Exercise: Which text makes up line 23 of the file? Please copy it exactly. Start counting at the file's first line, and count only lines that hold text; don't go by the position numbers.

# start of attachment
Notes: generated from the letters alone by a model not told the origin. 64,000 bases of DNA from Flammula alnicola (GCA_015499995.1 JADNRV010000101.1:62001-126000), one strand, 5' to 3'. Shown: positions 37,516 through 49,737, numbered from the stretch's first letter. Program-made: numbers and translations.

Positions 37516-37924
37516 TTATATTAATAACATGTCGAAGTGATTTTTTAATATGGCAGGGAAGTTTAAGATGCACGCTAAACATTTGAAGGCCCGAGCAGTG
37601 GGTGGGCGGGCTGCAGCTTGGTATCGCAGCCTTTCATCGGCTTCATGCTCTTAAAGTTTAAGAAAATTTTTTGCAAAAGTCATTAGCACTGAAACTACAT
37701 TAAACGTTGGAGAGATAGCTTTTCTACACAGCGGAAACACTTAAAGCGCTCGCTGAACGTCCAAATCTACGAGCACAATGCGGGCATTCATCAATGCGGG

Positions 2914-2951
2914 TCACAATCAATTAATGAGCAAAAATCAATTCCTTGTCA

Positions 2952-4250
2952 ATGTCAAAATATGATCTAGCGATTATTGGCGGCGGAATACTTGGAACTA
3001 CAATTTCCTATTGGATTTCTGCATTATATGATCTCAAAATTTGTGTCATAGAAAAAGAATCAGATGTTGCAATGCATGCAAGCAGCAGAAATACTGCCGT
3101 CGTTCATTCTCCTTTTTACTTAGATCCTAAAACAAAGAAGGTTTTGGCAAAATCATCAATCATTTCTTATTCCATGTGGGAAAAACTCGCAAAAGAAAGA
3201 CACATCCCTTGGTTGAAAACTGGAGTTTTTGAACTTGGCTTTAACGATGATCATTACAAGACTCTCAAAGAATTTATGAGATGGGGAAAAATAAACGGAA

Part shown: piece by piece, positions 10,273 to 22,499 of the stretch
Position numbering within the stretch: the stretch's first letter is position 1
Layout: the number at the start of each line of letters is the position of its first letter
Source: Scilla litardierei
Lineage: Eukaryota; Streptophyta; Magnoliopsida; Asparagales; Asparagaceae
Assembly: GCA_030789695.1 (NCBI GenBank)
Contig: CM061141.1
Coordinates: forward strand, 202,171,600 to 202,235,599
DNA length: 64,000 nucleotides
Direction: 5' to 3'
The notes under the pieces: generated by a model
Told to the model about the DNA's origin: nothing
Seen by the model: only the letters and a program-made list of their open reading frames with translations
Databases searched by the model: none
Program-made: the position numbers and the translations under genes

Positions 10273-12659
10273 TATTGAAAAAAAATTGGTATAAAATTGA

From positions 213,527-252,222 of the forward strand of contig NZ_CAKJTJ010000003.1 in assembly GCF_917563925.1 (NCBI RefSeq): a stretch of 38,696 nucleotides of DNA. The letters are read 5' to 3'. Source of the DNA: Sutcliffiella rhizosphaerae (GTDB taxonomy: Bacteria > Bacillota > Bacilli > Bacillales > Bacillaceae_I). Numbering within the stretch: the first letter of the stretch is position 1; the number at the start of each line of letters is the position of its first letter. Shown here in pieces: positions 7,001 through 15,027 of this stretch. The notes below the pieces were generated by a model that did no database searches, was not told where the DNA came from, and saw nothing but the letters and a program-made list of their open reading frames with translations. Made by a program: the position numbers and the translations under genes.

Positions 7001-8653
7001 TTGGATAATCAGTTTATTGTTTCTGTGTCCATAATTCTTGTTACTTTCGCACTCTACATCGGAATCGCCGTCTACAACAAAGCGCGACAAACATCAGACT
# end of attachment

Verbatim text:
The notes under the pieces: generated by a model